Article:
My Thoughts on Joy

Life seems complicated these days.

Our lives are filled with the busyness of searching for happiness in many things, yet it’s possible that the very pursuit is taking us further away from the goal.

We think happiness arrives at a point in the future when our lives become perfect, with a backdrop of fireworks and fanfare, without any disasters or annoyances. It’s often a lot more subtle and smaller than that.

I spent many years following society’s recipe for happiness and trying to fit in, to be someone else, to pursue the dreams of success in my work and my relationships.

I collected material things, went on nice holidays, often at the cost of what really mattered, and I was left unfulfilled as a result. I was so busy chasing happiness, I missed out on moments of joy.

It wasn’t until a life-changing emergency operation that I learnt to slow down, stop, and celebrate small wins, until life started to return to normal again.

We’re all so busy these days. It gives us our sense of self-worth; if we’re busy, we’re successful, we’re accomplishing things, we feel we’re important, and we feel like we’re needed.

As a result we can often be too busy to notice if we are happy, and potential moments of joy pass us by.

“ When the mind is pure, joy follows like a shadow that never leaves.”
- Gautama Buddha

Maybe you’ve never thought about it before, but there is a distinct difference between happiness and joy.

Happiness is a cognitive experience based in the brain’s cortex. It’s a state of mind, which comes and goes easily. Happiness activates the sympathetic nervous system, which activates the brain’s fight-or-flight response – it feels exciting and stimulating to the body.

Joy, on the other hand, is a subconscious experience, an emotion based in the brain’s limbic system. Joy activates the parasympathetic nervous system, which controls rest and relaxation – it feels calming and soothing to the body. Since the experience of joy has such a strong physical component, there are a number of proven ways you can increase the chances of finding joy…

So just how do we find more joy within our own lives and ensure we have a more frequent joyful experience to create a life filled with happiness?

Gratitude: Frequent appreciation decreases the stress hormone cortisol and calms the amygdala (fear sensor) in the brain. If we appreciate all that we’re fortunate to have, we will experience more joy. 

Being present: In a world where multitasking is seen as a necessary skill, being mindful is the opposite. There’s always joy to be found, even in the mundane moments of the day.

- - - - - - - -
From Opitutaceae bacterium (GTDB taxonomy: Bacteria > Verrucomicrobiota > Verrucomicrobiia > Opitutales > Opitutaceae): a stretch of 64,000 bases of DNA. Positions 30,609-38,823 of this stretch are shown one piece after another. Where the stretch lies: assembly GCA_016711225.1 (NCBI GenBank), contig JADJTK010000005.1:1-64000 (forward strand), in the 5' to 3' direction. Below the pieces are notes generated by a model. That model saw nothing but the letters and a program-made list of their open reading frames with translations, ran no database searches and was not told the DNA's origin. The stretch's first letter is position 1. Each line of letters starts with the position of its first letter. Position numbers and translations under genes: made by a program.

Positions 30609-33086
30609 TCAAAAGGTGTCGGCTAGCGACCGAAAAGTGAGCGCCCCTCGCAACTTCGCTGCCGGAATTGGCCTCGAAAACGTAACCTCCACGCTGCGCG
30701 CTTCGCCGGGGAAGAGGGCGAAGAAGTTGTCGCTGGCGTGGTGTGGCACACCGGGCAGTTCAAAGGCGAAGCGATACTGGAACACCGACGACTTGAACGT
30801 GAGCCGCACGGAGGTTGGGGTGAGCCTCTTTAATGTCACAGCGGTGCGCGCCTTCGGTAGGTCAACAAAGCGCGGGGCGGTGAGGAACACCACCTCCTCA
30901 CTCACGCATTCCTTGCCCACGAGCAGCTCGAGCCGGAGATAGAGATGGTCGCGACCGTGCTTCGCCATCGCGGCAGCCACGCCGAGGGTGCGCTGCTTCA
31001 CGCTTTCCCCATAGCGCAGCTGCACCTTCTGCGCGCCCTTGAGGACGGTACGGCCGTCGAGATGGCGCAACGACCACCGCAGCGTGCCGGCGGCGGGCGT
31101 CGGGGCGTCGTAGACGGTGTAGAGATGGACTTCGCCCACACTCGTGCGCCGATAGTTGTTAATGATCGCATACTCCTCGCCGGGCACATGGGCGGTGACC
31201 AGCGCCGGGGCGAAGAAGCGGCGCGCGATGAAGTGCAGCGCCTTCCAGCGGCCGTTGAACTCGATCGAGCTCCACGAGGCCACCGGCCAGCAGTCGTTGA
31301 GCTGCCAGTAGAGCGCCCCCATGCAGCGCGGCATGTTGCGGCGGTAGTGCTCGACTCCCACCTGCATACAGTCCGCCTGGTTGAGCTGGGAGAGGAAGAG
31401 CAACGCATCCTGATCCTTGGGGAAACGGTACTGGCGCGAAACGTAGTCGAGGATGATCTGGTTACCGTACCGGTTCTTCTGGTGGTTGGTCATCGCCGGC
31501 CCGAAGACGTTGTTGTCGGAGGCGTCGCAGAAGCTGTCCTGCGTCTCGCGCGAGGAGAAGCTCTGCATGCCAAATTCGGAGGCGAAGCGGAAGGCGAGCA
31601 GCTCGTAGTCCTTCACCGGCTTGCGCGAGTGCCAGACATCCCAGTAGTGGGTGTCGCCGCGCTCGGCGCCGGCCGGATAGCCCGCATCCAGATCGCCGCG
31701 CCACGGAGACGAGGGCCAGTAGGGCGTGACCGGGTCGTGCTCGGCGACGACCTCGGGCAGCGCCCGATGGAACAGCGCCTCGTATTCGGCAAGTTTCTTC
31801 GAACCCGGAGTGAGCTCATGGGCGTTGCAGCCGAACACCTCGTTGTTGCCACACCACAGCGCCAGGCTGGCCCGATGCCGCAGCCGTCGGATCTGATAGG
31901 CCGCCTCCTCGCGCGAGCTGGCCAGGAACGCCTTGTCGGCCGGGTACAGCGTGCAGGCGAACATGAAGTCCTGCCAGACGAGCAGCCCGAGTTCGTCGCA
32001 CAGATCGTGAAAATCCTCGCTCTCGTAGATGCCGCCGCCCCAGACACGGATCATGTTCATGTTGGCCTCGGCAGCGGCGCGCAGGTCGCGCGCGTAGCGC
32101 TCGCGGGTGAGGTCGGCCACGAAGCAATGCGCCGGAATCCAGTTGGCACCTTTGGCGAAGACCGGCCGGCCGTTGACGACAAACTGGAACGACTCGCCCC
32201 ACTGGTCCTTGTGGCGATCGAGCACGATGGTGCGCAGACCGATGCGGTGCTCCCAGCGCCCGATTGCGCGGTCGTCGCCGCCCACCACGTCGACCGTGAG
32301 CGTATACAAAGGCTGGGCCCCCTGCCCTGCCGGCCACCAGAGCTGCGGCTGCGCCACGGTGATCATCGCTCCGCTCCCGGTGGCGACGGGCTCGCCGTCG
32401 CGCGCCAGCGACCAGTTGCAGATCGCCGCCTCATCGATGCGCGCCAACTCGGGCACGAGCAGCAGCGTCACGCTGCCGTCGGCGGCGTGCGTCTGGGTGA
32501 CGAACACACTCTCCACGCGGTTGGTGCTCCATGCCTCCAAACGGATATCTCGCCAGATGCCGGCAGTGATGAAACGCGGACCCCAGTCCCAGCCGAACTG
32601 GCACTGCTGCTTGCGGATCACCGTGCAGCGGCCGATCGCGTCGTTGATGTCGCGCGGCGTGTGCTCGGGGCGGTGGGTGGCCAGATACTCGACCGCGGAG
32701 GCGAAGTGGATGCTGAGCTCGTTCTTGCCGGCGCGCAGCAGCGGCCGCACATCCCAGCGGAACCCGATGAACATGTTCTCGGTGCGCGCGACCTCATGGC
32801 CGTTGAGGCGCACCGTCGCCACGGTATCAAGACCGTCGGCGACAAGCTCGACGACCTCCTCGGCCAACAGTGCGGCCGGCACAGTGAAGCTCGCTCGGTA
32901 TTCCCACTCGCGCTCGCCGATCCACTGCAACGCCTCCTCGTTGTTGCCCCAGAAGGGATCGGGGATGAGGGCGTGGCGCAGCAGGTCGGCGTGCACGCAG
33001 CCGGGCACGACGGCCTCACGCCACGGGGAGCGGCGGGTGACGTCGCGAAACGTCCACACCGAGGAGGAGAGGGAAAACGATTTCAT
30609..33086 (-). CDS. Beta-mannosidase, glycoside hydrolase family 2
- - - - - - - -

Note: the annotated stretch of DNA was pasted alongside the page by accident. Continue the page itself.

Self-care: Our nutrition is so important, as is getting enough sleep and regular exercise. Adopting a more active lifestyle is a proven way to increase the brain chemicals associated with well-being. Yoga, meditation, and regular walks are just some of the ways to keep you strong. 

Enjoyment: Do things you love every day, spend time with those who nourish your soul, learn new things, take time out for you.

Let go: Sometimes we feel we need to have things in order to be free, when in fact it’s the opposite. There can also be things within us that we need to let go of. This can be hurt or anger from the past, or limiting beliefs about ourselves. 

Look within: We have a tendency to look for inspiration externally, yet we have infinite potential within. We are capable of amazing things if we stop doubting our abilities. Often, it’s during our biggest challenges that we find out just how much strength we possess.

So, why not spend moments in each day to write down where you found joy. This can either be in the morning, in the evening, or throughout the day.

By taking small steps to change a negative state of mind, you can create a radical shift in your emotional experience, and quite quickly, a significant change in your present moment.

Thinking positive thoughts, which lead to new behaviours, we create new patterns in our brains, which ultimately translate into a new experience of life.

As Albert Einstein said, "Reality is merely an illusion, albeit a very persistent one."

No matter how bleak things may seem, often a slight shift in our perspective is all we need.

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